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Natural Gas: After 4-Year Low, Early Spring Might Be The New Worry

By Investing.com (Barani Krishnan/Investing.com)CommoditiesJan 30, 2020 11:34AM ET
www.investing.com/analysis/natural-gas-after-4year-low-early-spring-might-be-the-new-worry-200502970
Natural Gas: After 4-Year Low, Early Spring Might Be The New Worry
By Investing.com (Barani Krishnan/Investing.com)   |  Jan 30, 2020 11:34AM ET
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Winter 2020 still has seven weeks left to go and the weather has been cold enough lately in most U.S. regions heated by natural gas. Yet, in what could be another blow for investors awaiting higher gas prices, forecasters now warn that warmer “spring-like” weather could arrive earlier this year.

U.S. gas futures have lost 16% cumulatively in three weeks, though the front-month gas contract on the New York Mercantile Exchange’s Henry Hub itself has seen some support, hovering at $1.87 per million metric British thermal units versus the four-year low of 1.80 per mmBtu struck on Jan. 19.

Natural Gas Futures Weekly Price Chart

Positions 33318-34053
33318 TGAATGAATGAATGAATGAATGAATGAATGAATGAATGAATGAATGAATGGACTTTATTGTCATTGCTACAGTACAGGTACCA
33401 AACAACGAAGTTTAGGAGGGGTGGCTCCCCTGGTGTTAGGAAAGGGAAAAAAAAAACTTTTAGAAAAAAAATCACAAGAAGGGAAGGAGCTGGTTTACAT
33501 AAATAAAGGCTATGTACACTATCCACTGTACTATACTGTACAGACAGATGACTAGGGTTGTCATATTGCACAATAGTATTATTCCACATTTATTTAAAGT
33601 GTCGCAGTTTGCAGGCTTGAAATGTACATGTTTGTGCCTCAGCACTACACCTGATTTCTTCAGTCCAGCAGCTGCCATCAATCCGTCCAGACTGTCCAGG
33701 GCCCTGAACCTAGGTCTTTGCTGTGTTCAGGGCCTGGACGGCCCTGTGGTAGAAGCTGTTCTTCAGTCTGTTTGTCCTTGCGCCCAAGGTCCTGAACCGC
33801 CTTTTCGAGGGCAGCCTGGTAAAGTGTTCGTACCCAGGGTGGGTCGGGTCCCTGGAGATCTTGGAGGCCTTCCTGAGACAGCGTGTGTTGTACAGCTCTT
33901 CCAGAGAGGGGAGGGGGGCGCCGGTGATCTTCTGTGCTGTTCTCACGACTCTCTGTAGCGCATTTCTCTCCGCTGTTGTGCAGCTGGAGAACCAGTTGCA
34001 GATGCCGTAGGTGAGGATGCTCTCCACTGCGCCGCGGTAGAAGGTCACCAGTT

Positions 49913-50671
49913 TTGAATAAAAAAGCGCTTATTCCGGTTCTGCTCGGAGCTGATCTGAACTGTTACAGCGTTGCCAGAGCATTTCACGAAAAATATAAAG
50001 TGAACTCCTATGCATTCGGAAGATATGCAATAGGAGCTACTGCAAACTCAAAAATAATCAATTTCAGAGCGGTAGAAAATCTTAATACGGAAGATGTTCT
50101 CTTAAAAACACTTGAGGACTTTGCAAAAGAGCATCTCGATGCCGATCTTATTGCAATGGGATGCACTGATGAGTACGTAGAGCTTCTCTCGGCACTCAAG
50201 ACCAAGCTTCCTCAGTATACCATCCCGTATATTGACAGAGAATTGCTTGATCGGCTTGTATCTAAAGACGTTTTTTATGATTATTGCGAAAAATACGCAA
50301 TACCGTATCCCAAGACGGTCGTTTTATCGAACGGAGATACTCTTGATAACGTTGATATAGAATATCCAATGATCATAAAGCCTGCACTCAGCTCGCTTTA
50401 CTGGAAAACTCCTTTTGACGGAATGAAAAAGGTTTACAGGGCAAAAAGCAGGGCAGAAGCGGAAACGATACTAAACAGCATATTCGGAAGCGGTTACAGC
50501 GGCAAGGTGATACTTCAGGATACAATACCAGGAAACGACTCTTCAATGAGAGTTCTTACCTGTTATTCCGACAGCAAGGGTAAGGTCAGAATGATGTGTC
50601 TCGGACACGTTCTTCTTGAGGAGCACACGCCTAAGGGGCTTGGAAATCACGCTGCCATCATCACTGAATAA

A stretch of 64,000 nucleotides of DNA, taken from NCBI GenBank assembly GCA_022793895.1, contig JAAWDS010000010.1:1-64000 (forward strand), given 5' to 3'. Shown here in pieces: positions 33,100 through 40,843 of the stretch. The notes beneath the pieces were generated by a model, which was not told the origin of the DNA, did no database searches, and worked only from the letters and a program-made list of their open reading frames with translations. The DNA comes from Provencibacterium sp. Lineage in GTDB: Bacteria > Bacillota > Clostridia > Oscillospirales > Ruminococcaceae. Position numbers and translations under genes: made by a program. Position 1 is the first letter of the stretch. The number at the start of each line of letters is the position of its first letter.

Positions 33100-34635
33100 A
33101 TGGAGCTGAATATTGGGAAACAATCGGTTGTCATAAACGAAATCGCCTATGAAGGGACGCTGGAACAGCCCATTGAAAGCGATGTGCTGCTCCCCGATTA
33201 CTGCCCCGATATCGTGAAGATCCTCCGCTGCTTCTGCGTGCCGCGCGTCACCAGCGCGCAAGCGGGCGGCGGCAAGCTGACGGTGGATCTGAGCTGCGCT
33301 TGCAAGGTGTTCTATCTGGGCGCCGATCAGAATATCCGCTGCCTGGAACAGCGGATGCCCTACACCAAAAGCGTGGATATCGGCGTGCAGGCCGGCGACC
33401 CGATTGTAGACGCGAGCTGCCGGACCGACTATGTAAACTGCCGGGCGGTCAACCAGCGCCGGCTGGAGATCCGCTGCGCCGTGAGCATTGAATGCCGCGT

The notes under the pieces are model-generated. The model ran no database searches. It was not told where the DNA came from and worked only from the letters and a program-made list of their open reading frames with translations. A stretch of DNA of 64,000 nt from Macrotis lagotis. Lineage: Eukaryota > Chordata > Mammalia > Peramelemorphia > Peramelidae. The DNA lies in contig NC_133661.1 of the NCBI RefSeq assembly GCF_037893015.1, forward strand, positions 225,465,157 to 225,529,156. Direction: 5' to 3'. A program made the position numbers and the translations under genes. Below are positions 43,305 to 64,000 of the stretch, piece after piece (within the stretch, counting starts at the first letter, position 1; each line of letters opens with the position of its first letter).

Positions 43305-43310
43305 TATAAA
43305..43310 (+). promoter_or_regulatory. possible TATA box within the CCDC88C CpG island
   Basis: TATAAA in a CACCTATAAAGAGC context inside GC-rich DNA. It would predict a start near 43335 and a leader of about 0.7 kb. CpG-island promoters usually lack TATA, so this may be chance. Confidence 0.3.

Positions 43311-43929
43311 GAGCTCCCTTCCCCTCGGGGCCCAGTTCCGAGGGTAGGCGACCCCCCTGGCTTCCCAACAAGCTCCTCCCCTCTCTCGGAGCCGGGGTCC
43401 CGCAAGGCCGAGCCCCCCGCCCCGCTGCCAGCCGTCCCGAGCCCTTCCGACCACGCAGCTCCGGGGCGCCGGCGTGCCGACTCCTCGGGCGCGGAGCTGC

Natural Gas Futures Weekly Price Chart

With the U.S. Energy Information Administration expected to report a higher draw from gas storage for the week ended Jan. 24, expectations have risen among gas bulls in recent days that the front-month contract could rise and hold above $1.90 — and perhaps make a return to the psychologically important $2 level.

Mild Conditions Forecast After This Week’s Cold

But dashing those hopes are new forecasts published Wednesday showing mild warmer conditions might return to key gas-fired heating zones.

Some analysts are even betting that early “spring-like” conditions might be felt in some patches by the time the NFL Super Bowl is played this weekend, on Sunday, Feb. 2. Spring officially does not start till March 19.

“Forget the Groundhog!” wrote Phil Flynn, senior market analyst for energy at the Price Futures Group in Chicago, in a note Wednesday. “Early spring means that on Super Bowl Sunday, the Groundhog will predict an early spring.”